Mobile Apps for Smartphones Share Personal Information

We’ve discovered online retailers change their pricing based on what device you are using, as well as where you are located. The latest news is just as disturbing. Your smartphones–yes, Apple and Android alike–are sharing your personal data, unencrypted to third party advertisers more often than not. Seriously. Here is a clip of an article from GadgetMasters that published last month. It offers clips from a research project done by Appthority, a business that offers app risk management information to businesses.

Appthority has published a report on security risks behind apps on iOS and Android platform. The report summarizes differences between the two platforms for business, education, entertainment, finance, and games applications. Appthority also compared app behaviours and developers of the applications in question.

“Appthority’s research team used the cloud-based Appthority Platform™ to perform static and dynamic app analysis on the 100 most popular apps. The company analyzed each app for particular behaviors within a test environment. These behaviors include sending and receiving data without encryption, location tracking, sharing data with advertising or analytics networks, accessing the user’s contact list or address book, and accessing the user’s calendar. From this internal data, the company identified the top
security risks behind these mobile apps.” – Appthority

Appthority’s things you should know about smartphone applications:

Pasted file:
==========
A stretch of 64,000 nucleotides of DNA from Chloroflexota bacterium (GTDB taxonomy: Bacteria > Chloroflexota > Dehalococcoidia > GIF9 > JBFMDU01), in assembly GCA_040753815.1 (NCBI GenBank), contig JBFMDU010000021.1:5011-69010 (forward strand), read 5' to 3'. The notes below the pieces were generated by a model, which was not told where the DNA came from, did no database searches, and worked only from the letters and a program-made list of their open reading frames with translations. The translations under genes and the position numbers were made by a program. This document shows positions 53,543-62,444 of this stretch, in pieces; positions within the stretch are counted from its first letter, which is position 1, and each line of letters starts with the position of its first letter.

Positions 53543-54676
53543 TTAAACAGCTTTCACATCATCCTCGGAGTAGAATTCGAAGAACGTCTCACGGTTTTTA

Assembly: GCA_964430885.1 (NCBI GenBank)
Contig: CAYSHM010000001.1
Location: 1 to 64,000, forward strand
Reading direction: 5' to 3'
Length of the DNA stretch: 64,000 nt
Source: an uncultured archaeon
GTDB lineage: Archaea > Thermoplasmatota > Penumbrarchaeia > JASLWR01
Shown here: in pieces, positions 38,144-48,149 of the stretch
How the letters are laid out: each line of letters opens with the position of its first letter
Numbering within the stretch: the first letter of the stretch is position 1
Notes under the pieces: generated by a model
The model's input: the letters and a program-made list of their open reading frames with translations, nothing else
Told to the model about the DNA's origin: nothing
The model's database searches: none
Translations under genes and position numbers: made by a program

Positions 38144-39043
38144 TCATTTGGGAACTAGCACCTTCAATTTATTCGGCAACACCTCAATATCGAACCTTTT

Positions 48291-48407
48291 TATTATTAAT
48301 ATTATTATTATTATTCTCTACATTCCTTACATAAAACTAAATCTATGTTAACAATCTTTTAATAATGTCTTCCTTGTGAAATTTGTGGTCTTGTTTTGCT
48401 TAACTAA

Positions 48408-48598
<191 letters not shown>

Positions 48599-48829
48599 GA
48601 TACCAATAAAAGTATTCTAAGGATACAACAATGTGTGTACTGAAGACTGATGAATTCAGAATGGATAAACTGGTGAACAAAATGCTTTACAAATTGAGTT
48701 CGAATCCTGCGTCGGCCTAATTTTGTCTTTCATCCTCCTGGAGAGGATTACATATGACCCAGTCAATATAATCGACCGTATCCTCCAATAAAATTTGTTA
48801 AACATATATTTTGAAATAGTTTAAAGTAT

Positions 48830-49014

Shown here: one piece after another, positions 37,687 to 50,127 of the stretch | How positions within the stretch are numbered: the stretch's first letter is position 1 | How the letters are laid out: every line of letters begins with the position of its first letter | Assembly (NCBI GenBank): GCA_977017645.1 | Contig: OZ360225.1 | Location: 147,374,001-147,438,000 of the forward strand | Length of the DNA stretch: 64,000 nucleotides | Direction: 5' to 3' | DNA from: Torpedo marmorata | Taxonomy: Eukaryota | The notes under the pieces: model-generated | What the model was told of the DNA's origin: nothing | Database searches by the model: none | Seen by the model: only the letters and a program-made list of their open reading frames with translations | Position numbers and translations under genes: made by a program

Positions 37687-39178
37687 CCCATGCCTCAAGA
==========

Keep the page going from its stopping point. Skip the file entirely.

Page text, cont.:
The vast majority of free apps send and receive data to outside parties without encryption.
96% of total apps share data with advertising networks and/or analytics companies.
79% of the top 50 free iOS and Android apps are associated with risky behaviors or privacy issues. Overall, iOS apps exhibited more risky behaviors than Android apps.
Entertainment apps were the worst offenders out of the top five categories, with the highest number of apps that track for location and share data with advertising networks and/or analytics companies.
While 14% of iOS apps had access to a user’s calendar, none of the Android apps had similar access.
More than half of the total apps track for location by accessing the device GPS or using other location tracking methods.
More than 80% of apps across categories come from different unique, individual developers.

The report indicates that some of the top free mobile applications are associated with substantial security issues and privacy risks. These applications don’t install malware on your smartphone but they are considered to show exhibit risky behaviour as they share unencrypted data.

Entertainment apps are most likely to track for user location and share data with third parties. iOS apps had more access to user data than Android. In fact, this year’s iOS apps had even more access to data than the iOS apps from last year. – Appthority

With more and more incentive to monetize from mobile applications, Developers are building apps that share your personal data with the outside parties. People in the tech industry generally perceive iOS as the more safer option compared to Android due to mobile malware. The fact is that mobile malware infects less than one percent of apps. “The real concern should be over how mobile apps are handling personal info and company data. In that respect, iPhones should not be considered any safer than Android devices.”

Click here to read the article in it’s entirety.

Mobile Apps for Smartphones Share Personal Information


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